Truck convoy expected to cause traffic backups on Anthony Henday Drive Tuesday

Truck convoy expected to cause traffic backups on Anthony Henday Drive Tuesday
Those participating in the “” and truck convoy are scheduled to gather in Lamont, Alta. at 9 a.m., according to the event’s co-organizer Roberta Graham.

The convoy is expected to leave Lamont and head north onto the Henday from Yellowhead Trail, Graham said, making a full loop around the Edmonton ring road. Most of the vehicles will finish the convoy by exiting at Highway 21, Graham said, adding some may choose to leave earlier.

“We will be going 60 kilometres an hour on the Henday, although we will be occupying the fast lane,” Graham said Monday afternoon.

“The RCMP and the Edmonton police are going to help us enter the Henday and exit the Henday. We will be travelling in the furthest left lane so that we can allow for traffic to exit and enter the Henday to not impede traffic too, too badly.”

Tuesday’s event is the latest in a series of truck rallies, convoys and protests held across Canada, organized by separate groups. It’s not clear if there’s a connection between the rallies, but they have touched on a multitude of issues including immigration, pipelines and the energy sector.

In mid-December, commuter chaos ensued on the Henday following a pro-pipeline rally and convoy that began south of the city hours earlier.

The afternoon rush hour slowed to a crawl as some of the estimated 1,200 truckers who attended the rally their protest by heading up the QEII, sometimes six abreast, and onto the south leg of Edmonton’s ring road.

The backlog moved onto Anthony Henday Drive, both east and westbound, travelling at a snail’s pace.

The December rally and convoy was organized by Truckers for Pipelines — a different group than the one organizing Tuesday’s convoy — to show their support of Alberta’s beleaguered energy industry. The initial convoy made its way through the Nisku industrial area, where many oil and gas companies have been affected by the low price of Alberta crude.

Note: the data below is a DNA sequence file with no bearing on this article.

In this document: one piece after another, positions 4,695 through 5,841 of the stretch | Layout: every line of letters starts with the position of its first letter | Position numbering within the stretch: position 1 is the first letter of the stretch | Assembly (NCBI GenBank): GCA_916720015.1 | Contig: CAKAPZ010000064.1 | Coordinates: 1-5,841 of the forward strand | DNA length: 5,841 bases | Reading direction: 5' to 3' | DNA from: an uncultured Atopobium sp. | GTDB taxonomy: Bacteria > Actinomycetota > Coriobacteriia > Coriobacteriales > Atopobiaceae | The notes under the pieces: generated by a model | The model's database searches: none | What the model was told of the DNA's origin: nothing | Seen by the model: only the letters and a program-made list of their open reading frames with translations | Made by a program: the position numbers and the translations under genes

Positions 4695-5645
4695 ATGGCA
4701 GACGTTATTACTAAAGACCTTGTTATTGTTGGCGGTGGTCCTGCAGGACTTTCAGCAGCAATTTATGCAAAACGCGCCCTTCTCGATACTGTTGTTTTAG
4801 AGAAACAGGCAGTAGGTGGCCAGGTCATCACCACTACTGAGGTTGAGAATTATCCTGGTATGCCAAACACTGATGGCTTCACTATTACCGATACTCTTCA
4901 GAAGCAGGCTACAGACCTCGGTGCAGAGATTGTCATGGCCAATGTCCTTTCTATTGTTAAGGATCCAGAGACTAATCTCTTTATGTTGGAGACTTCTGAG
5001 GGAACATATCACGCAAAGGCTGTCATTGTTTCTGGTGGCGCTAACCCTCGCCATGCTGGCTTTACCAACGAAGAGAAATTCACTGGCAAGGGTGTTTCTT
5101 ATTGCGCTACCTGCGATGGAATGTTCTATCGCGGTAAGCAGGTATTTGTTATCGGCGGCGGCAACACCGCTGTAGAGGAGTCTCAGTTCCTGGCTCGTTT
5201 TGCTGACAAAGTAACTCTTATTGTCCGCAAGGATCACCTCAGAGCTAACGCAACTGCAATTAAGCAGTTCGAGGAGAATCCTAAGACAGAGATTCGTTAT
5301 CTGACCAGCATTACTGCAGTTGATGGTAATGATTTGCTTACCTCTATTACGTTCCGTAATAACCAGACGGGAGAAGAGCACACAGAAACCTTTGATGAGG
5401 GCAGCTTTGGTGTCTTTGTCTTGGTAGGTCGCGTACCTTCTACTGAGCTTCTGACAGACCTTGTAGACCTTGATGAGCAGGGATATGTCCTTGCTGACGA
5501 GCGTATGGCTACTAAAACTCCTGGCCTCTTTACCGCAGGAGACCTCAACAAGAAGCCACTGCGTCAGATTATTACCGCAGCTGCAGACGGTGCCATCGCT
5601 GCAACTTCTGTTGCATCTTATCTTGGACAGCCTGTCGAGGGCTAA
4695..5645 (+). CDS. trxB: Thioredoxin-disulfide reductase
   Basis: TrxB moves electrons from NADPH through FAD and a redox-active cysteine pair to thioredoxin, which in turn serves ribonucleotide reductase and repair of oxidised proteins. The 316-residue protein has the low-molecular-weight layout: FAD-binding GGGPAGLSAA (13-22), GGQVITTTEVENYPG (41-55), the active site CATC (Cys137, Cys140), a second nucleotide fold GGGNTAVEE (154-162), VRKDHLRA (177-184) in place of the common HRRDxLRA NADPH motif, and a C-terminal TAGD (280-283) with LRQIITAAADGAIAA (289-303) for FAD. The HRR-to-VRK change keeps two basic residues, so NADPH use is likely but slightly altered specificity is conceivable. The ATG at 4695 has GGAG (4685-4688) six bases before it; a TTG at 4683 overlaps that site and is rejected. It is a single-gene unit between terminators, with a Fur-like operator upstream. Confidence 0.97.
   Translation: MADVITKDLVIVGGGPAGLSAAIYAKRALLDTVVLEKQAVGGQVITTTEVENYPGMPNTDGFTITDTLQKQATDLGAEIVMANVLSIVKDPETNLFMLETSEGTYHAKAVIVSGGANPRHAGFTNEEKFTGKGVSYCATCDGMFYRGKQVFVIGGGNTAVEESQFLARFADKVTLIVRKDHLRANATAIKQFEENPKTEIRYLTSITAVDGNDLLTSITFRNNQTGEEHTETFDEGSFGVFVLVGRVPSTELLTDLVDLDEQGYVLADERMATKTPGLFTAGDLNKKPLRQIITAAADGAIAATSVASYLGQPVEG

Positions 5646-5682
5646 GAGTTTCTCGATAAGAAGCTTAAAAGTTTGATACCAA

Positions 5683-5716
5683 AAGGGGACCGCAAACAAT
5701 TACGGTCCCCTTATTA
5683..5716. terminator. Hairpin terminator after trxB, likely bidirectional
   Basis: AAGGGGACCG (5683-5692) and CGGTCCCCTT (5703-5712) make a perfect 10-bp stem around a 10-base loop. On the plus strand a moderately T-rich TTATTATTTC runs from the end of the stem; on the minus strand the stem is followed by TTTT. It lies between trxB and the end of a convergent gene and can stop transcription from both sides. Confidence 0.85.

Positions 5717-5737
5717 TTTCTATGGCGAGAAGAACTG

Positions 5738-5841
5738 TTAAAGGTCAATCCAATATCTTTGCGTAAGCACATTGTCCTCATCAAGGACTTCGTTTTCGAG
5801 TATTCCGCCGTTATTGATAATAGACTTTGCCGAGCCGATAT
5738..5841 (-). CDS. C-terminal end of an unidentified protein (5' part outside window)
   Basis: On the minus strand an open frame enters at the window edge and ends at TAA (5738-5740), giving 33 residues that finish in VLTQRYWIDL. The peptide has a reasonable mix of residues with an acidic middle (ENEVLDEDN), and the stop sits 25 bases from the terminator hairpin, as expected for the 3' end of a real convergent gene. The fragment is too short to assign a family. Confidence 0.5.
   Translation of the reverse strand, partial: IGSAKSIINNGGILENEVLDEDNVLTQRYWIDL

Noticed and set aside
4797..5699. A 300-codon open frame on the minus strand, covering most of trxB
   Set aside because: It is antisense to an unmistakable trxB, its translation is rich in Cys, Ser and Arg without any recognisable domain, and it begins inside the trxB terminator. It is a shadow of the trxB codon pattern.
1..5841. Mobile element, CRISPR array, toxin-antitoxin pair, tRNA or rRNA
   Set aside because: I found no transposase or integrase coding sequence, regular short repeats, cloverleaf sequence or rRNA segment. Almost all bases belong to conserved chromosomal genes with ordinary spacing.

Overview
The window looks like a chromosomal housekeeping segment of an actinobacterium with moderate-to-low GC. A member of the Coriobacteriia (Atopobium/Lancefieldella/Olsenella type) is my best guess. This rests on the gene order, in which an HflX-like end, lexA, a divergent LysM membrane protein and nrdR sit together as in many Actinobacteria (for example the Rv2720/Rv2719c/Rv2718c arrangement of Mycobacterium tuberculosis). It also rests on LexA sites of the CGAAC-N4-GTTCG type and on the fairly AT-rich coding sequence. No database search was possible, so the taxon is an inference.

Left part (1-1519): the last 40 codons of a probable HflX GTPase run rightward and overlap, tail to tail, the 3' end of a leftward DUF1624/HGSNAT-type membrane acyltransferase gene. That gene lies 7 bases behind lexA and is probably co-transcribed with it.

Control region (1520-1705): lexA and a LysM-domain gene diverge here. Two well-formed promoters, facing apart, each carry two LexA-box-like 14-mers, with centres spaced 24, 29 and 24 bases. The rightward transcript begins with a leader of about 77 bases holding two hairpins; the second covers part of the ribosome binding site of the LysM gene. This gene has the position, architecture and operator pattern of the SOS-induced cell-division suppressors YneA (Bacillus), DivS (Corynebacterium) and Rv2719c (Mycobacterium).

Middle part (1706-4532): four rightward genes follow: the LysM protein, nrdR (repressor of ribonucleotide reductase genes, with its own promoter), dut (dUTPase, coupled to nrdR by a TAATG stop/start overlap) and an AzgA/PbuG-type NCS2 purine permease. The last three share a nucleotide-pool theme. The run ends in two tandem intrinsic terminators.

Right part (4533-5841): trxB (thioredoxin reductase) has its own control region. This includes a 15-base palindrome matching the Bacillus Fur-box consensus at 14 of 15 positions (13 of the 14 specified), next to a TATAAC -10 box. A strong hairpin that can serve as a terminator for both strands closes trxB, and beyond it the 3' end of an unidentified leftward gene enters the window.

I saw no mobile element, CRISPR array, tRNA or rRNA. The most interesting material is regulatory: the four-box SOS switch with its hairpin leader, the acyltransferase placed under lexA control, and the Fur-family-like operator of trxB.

In a media release sent Monday, the Edmonton Police Service said Tuesday’s truck convoy is expected to hit the Henday at around 10:30 a.m. and last several hours. Trucks have been advised to drive in the inside lane, according to police.

“The Edmonton Police Service and the RCMP will be monitoring the situation in their respective jurisdictions to ensure access routes remain open to first responders.”

The group is expecting about 2,200 people to participate in Tuesday’s convoy. Although the organizers are calling it a “Yellow Vest Pipeline Rally,” Graham said they aim to shed light on a number of issues, including illegal immigration, pipelines and the carbon tax.

“We stand for the Yellow Vest manifesto. Our first stand is on immigration. We want an end put to illegal immigration and we want legal immigrants at a rate that they can come into Canada and get the help they need and get integrated into Canada,” Graham said. “We really need to get our message out and let people know what we stand for and that we’re not racist.

“That’s one of our stands,” she continued. “We’re definitely pro-pipeline and we’re definitely anti-carbon tax.”

The yellow vest movement has recently seen a series of protests and rallies across Canada. The reasons for the protests range from opposition to the carbon tax and delays in pipeline construction to Canada’s signing of the United Nations migration pact.
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